The flip side is, if you are in a crowded area like Marin is describing in the PNW*the AIS is really annoying as the "dangerous target" alarm will go off non-stop.* We only turn it on when we NEED it, like reduced visibility conditions.* Hopefully you have enough sense to stay out of the way of the big ships that you can see clearly without needing some electronic gizmo beeping at you!
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Old 08-30-2010, 12:55 AM   #17
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RE: Loran-C in the PNW

Quote:
Keith wrote:

I want AIS mostly so I can call the towboat ahead of me by name, rather than "that westbound tow about MM145". Some of the towboats around here don't even have a name on the stern, or in letters so small you can't read them until you're right up on him passing.
I'm with Keith on this....and I plan on making my next improvement an AIS 'cause it can get a little "busy" around here on the Gulf Coast and ICW with all the petro-chemical and many other industries dependent upon ships and tugs.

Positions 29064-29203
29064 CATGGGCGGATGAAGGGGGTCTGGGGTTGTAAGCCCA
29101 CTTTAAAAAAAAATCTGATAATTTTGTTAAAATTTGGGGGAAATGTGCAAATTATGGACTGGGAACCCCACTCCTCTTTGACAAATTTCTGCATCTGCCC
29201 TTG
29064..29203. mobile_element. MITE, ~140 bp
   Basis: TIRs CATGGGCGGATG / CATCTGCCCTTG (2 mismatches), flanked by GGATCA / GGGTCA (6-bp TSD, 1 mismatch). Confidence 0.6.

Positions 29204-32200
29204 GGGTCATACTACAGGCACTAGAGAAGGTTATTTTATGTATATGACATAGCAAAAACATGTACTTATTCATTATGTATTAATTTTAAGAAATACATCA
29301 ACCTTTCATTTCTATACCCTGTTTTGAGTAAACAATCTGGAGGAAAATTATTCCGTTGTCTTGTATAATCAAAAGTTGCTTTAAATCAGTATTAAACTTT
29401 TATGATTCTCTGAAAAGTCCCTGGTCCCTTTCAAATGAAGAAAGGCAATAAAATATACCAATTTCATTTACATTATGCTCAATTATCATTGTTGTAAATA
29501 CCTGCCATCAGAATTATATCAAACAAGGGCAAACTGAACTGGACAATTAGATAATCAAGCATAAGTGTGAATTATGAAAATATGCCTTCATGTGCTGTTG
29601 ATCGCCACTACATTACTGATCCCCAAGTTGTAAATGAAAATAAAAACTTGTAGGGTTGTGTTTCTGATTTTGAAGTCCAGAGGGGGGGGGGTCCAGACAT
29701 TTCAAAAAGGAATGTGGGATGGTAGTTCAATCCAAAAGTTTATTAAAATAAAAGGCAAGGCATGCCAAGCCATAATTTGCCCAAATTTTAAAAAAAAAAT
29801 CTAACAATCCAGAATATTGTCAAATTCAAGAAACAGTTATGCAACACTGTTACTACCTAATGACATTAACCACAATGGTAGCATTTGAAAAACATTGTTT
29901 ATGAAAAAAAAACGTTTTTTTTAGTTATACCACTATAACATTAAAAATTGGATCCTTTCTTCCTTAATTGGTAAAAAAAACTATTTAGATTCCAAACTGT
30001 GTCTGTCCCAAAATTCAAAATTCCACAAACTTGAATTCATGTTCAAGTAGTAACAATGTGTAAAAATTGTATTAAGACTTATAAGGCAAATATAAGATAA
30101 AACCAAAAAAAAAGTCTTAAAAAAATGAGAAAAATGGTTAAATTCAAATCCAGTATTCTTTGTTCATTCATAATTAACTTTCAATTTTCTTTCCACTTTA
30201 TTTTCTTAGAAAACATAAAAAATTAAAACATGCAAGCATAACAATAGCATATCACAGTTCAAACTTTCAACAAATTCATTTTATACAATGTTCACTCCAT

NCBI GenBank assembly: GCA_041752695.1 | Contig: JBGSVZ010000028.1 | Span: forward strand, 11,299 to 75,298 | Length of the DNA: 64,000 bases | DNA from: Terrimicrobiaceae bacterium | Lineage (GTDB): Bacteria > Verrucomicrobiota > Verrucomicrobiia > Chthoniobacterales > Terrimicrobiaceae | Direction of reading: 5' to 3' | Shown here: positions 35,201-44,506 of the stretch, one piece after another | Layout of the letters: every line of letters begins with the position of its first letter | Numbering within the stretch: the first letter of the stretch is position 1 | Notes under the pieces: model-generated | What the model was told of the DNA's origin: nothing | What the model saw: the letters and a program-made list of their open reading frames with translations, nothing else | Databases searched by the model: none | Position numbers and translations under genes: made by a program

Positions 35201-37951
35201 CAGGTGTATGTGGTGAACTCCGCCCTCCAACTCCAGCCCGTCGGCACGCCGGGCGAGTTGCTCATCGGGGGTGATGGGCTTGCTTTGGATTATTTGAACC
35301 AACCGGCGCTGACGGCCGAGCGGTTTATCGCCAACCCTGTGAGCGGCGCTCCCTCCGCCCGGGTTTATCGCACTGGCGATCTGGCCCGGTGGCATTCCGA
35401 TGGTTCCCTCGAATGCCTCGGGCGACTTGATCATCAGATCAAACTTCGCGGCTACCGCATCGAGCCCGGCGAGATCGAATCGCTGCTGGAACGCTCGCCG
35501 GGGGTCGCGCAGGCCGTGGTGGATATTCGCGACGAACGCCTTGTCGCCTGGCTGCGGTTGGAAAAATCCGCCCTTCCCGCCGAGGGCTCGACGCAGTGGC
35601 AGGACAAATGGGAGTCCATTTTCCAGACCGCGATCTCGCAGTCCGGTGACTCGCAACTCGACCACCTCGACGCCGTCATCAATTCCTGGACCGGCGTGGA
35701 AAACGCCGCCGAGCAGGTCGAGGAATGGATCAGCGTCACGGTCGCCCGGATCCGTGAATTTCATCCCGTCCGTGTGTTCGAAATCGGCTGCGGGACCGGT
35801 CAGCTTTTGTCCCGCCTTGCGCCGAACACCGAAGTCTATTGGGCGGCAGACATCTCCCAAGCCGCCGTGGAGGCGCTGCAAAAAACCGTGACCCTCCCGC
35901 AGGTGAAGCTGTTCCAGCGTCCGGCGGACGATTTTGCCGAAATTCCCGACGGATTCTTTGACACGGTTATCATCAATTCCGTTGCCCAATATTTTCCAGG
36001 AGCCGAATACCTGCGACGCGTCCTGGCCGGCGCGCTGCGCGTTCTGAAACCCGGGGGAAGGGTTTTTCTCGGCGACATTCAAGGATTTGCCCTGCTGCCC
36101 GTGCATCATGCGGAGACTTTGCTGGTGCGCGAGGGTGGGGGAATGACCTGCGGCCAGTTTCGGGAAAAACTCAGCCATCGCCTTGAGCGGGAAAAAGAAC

As recreational boaters I think it's fair to say that it just depends on your comfort level....however, I understand that commercial boats are required by law to have AIS (transciever) aboard and turned on.

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Old 08-30-2010, 10:34 AM   #18
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RE: Loran-C in the PNW

I have been told that to buy an AIS that will show you the target on your chart plotter, the plotter must be NMEA 2000 compliant. Is that true? Are there any AIS systems out there that can talk (plot) to NMEA 183 plotters? (Not lap tops but NMEA 183 MFD chart plotters.)
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Old 09-01-2010, 01:18 PM   #19
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RE: Loran-C in the PNW

Quote:
SeaHorse II wrote:

I have been told that to buy an AIS that will show you the target on your chart plotter, the plotter must be NMEA 2000 compliant. Is that true? Are there any AIS systems out there that can talk (plot) to NMEA 183 plotters? (Not lap tops but NMEA 183 MFD chart plotters.)
My Standard Horizon CP1000 12"chart plotter will show AIS but does not have NMEA 2000. It does have NMEA 0183. So the answer to your question is NO its NOT true.


AIS is a simple system. Its basically a VHF radio receiver. It then decodes the messages and puts out the info on a common bus. That bus can be either NMEA 0183 or NMEA 2000 depending on how the AIS receiver is designed.

Go look at some AIS receivers on the market today and you will see.
R.